“I take one look at the peace sign, and it feels really dated and meaningless,” Gabby Uy, a 22-year-old college junior, told me. “It reminds me of being in elementary school, and this was on everybody’s water bottles or T-shirts, and the world seemed a lot simpler than it actually is.”

“I wouldn’t consider it progressive or anything,” Ben Gertner, a 21-year-old college senior, concurred. “It’s more of an antiquated symbol of ‘just getting along’ — a kind of neutral blanket statement against war and violence.”

“When I see the symbol, my first thought is always a capitalist trinket of sorts,” said Kali Flanagan, 19. While that may sound cynical, the connection to marketing is not entirely surprising considering this is a generation whose first encounter with the mark may have been being swaddled in peace-sign-patterned onesies or fed a bowl of Annie’s Organic Peace Pasta & Parmesan before going on to wear an Urban Outfitters Peace Crochet Bucket Hat, a pair of Vans Old Skool Peace Paisley slip-ons or even a Tiffany platinum and diamond peace pendant.

One might be tempted to think that after decades in service of selling fast fashion, the peace sign is impossibly debased. But while some may dismiss it as anachronistic, others find it retains some of its original poignancy.

“It is relevant to me,” Elizabeth Olshanetsky, 23, another college senior, said. “Two parts of my identity are currently war-torn: Jewish and having lots of family in Israel, and my parents growing up in the Soviet Union and us still having family in Ukraine and Russia.” Context still matters.

Shepard Fairey, designer of the often-imitated “Hope” poster for Barack Obama’s 2008 campaign, insists the peace sign still has efficacy: “I get criticism that my work is too simplistic and even propagandistic, but there is still the need to convey certain ideas quickly and efficiently. The peace sign can do that.”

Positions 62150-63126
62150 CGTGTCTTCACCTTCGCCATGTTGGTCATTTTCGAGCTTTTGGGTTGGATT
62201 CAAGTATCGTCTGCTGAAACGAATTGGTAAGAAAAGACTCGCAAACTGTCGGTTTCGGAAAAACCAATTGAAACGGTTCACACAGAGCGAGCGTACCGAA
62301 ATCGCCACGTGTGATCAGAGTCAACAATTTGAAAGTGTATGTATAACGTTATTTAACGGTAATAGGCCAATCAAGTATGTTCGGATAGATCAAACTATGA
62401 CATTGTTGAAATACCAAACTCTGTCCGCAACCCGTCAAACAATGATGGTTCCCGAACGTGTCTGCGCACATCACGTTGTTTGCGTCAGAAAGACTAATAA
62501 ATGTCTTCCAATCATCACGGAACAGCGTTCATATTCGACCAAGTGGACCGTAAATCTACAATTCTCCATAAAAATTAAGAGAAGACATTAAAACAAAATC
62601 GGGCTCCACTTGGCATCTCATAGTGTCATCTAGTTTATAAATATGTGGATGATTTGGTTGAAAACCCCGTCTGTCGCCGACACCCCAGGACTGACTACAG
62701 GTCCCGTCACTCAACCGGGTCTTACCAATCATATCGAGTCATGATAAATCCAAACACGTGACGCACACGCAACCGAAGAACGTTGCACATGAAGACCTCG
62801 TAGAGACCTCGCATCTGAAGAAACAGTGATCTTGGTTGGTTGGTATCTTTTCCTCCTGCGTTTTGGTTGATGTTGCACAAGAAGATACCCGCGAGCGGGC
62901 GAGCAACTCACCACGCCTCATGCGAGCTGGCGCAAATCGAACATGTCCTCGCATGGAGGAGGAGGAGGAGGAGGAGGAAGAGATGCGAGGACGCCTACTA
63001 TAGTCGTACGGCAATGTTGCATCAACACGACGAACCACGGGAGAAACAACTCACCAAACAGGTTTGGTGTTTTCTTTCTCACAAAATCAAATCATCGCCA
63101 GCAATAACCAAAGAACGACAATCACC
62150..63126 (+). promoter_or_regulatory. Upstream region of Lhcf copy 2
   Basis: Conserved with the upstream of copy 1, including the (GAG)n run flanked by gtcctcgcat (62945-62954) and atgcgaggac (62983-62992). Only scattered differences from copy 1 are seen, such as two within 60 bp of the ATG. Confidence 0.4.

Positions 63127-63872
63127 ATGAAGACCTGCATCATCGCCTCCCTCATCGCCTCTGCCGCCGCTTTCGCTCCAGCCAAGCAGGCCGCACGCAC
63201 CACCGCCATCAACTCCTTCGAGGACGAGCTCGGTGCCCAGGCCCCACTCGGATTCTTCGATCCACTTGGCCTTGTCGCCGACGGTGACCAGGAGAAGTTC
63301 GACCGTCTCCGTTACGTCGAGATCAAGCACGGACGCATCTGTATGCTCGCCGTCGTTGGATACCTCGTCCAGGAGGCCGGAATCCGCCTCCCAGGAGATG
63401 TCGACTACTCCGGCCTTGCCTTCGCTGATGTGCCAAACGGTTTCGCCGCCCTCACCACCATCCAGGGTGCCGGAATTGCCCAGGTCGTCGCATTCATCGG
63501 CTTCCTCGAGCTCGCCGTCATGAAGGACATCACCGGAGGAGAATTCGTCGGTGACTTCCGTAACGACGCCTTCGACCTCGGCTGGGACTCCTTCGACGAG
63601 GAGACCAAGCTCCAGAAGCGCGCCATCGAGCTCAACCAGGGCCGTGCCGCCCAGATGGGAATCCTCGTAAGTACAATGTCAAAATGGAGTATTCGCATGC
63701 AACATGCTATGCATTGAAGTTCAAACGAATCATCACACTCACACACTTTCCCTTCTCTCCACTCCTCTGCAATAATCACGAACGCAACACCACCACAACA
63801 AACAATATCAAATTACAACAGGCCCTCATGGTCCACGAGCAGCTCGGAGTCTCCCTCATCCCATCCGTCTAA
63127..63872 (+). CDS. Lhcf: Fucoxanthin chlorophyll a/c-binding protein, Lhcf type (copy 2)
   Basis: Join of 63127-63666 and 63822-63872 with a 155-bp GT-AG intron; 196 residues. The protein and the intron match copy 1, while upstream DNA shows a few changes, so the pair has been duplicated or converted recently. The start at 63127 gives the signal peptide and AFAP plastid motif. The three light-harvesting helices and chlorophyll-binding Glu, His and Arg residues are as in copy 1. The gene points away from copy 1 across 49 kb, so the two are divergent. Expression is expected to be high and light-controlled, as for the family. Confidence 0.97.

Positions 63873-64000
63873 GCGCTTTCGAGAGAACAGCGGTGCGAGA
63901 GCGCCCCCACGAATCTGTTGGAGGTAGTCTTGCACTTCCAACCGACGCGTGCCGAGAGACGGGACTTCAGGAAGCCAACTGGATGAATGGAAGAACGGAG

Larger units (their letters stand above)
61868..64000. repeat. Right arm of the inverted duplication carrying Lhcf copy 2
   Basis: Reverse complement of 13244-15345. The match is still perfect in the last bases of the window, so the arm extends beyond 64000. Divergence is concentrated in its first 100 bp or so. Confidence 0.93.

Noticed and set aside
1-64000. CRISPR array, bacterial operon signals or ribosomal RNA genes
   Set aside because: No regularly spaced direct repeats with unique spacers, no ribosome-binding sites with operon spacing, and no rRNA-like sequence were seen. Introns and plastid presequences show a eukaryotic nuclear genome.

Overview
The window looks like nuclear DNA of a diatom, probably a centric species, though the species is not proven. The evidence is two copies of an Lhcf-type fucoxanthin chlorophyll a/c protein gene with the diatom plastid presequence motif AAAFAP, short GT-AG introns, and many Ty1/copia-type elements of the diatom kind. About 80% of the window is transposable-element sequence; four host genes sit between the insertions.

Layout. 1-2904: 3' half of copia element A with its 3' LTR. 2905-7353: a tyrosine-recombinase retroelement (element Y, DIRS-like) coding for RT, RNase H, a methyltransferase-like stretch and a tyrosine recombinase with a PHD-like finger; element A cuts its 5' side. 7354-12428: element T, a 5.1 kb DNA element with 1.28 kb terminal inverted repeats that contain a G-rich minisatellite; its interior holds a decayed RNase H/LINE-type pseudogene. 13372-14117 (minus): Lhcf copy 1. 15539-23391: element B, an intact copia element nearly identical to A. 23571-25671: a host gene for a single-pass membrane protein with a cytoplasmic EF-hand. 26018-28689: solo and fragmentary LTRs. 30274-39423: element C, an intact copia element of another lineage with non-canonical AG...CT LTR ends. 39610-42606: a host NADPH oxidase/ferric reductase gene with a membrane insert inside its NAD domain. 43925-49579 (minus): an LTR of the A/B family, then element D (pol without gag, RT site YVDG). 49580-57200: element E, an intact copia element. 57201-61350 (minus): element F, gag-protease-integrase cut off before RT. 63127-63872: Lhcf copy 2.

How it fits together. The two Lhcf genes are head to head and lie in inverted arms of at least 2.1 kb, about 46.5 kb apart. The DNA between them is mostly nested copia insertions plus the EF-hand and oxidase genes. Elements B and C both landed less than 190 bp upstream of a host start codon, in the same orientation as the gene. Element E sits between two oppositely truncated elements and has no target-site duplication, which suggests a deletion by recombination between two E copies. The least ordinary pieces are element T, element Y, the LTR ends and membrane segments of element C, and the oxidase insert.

Mr. Fairey isn’t convinced by the young people I talked to who dismiss the power of the symbol. “I think part of being a teenager is rejecting everything,” he said, “but that doesn’t mean you don’t actually align with the sentiment that it stands for.”

Perhaps this self-conscious oscillation between taking a stand and keeping a distance — simultaneously rejecting and aligning — is the essence of our current dilemma: We say what we need to say while signaling that we would never be so naïve as to actually say it.

Or perhaps the present state of peak branding coupled with algorithm-fueled tribalism propagates symbols meant to divide rather than unite. (Audience segmentation is the soul of marketing.) A universal peace sign seems wildly optimistic in an era where almost everything from the color of your hat to the flag on your front porch to the emoji in your Instagram post is an ideological declaration.

Or maybe given everything that has unfolded since Richard Nixon touted “peace with honor” after secretly bombing Cambodia — the bloody decades spanning Vietnam, South Africa and Rwanda, to the Balkans, Afghanistan, Iraq, Ukraine and Gaza, not to mention Columbine, Newtown and Uvalde — it is now almost impossible to adopt a symbol that speaks innocently about something as fraught and complex as peace. One person’s peace might be another’s capitulation.

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Middle East

6 months of war: anger grows even in arab countries having peace treaties with israel.

Six months of war in Gaza have sent shock waves through the Arab world. Public anger is growing in Jordan and Lebanon, two countries that have peace treaties with Israel.


Now for a look at the repercussions of the war across the broader Middle East. In neighboring countries, the rage over Israel's killing of civilians is growing. That includes two Arab countries which signed peace treaties with Israel decades ago. As NPR's Jane Arraf reports, that anger is threatening to further destabilize the region.

UNIDENTIFIED PERSON: (Chanting in non-English language).

UNIDENTIFIED PROTESTERS: (Chanting in non-English language).